Having enjoyed the roadside banquet on Fuxing Road, which had been donated by the local community, Derek rushed on in the afternoon of day two to reach Zhennan Temple around 9 p.m. Although the sedan chair with the goddess was not expected before 2 a.m. most pilgrims formed an advance party that arrived earlier.
Since the troupe carrying Mazu’s palanquin will rest for only a few hours at most, most pilgrims try to arrive several hours ahead of the goddess to have enough time to shower and sleep. Moreover, most local people will clear away donated food and drinks as soon as Mazu’s sedan chair has passed.
“Come on, come on, be our guest and have a bite,” shouts Liao Ching-biao, the head of the Zhennan Temple Committee, into his microphone, inviting hundreds of pilgrims to partake of the offered food. On the plaza in front of the temple, three tables are piled high with a dozen snacks such as rice dumplings, fried king oyster mushrooms, fried sweet potato chips, stir-fried noodles, vegetarian rice cakes and the like. Liao does not forget to mention that the delicious vegetarian dishes were created by the head of the temple’s sutra chanting troupe, a vegetarian and accomplished cook.
Aside from the dozens of dishes that were cooked up from dawn to dusk on day two of the pilgrimage, the temple’s famous rice porridge equally attracts a large number of foodie pilgrims. On day three, temple authorities prepare a rich rice porridge with a broad variety of ingredients, including oysters, cabbage, mushrooms and carrots. Liao points out that many of the pilgrims arriving on day three actually come by charter coach just to enjoy the temple’s rice porridge. Although half of the food was donated by the local community, the temple administration still spent around NT$300,000 on food.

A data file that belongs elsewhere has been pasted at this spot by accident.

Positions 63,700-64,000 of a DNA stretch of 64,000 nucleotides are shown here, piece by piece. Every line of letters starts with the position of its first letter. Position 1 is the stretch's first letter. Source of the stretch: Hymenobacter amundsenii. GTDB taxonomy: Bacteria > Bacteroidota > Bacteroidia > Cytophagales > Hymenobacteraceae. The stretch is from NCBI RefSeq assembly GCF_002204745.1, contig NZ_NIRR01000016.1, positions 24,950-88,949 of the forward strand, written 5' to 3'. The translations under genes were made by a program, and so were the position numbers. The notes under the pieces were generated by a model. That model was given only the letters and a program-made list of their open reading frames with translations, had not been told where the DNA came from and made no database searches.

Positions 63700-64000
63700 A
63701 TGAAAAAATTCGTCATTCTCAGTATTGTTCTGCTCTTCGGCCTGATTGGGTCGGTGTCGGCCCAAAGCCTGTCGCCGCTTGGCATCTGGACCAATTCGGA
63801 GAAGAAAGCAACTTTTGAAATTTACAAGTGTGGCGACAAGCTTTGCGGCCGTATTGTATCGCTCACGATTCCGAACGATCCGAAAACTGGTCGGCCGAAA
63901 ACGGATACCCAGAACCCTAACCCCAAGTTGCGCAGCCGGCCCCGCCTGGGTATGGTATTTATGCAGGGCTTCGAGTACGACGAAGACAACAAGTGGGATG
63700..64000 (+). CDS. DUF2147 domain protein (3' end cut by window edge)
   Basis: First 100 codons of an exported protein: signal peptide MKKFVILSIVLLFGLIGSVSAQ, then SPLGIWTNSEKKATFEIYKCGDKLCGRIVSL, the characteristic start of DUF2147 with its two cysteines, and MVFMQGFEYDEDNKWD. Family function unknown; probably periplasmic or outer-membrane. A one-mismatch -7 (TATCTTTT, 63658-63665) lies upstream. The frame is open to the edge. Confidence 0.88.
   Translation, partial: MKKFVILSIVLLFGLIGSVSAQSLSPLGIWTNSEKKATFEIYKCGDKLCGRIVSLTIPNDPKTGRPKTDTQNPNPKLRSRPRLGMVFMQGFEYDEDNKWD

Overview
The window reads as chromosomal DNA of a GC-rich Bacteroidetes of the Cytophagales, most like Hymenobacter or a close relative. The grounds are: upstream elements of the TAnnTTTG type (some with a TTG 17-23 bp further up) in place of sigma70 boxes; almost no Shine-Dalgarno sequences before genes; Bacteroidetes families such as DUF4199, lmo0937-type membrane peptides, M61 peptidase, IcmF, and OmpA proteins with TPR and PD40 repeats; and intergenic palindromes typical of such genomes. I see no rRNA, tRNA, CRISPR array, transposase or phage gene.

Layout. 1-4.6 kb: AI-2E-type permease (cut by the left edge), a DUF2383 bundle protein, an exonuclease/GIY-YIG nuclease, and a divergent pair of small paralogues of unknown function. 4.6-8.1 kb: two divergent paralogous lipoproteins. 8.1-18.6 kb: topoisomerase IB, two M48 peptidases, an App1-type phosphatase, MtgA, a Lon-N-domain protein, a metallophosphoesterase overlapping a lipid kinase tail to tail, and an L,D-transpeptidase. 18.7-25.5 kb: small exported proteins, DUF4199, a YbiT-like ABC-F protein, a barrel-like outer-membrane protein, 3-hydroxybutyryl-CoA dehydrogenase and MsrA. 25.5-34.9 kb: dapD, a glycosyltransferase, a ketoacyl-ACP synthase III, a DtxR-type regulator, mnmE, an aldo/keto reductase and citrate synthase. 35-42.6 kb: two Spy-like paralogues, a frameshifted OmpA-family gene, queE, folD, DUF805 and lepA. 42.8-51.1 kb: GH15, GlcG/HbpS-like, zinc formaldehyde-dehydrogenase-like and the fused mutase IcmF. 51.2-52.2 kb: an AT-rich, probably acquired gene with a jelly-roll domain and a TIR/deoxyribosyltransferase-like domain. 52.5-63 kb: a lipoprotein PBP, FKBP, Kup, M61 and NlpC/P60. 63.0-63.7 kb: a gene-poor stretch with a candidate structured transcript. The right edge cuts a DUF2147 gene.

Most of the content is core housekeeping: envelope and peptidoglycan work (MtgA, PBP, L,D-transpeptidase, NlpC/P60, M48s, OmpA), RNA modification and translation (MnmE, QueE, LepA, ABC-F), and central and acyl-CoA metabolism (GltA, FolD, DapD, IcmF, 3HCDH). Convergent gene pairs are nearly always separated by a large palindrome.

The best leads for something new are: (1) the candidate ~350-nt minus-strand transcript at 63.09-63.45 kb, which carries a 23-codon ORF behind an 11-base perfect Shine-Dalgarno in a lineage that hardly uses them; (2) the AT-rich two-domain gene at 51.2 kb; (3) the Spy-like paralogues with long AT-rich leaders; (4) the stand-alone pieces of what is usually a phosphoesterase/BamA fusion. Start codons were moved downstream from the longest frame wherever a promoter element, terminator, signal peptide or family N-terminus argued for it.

The temple premises are strewn with sleeping bags and tents. However, for Derek, who slept in front of the temple on the previous night, sleeping in the well-ventilated 30-square meter temple basement is an “upgraded” service.
During the pilgrimage, most participants just sleep where their feet carry them by the end of the day. The fast walkers stand a chance at getting a place at nearby pilgrims’ hostels. But since these are usually fully occupied, one must be prepared to sleep on the side of the road on a yoga mat, camping mat or in a sleeping bag.
Taiwan’s Beauty Lies in its Human Touch
Lin Pin-chou from Malaysia got his first brush with Taiwan’s human touch, the kindness and enthusiasm with which the Taiwanese take care of others, in connection with the goddess Mazu. Lin came to Taiwan in 2008 on an individual tour to visit and pray at Mazu temples. While surfing backpacker websites, he received numerous enthusiastic responses.
“Some said when you come to Yunlin I will show you around; others said they wanted to invite me for a meal, or that I wouldn’t have to pay for staying at the hostel,” Lin recalls. “At that time I discovered that Taiwan’s greatest beauty lies in its human touch,” declares Lin, nearly tearing up with emotion.
Inspired by this experience, Lin returned to Taiwan six years ago to attend graduate school. Since then, he has accompanied “great grandaunt,” as devotees with the Surname Lin call Mazu, on her pilgrimage every year. Last year, he became a die-hard fan, vowing to join the pilgrimage every year for the rest of his life. Lin feels particularly close to Mazu because the goddess, whose father was Lin Yuan, bears the same family name as he does. He believes that by calling Mayu “grandaunt”, she can realize that he is one of her blood relatives.
Just how devoted the Mazu believers are is also evident in their eagerness to “take Mazu out for an inspection tour.” Lin observes that along the route, devotees bring Mazu statues from their homes with them to have the goddess join the pilgrimage, a practice unseen in Malaysia. “The Taiwanese really love their gods dearly,” says Lin.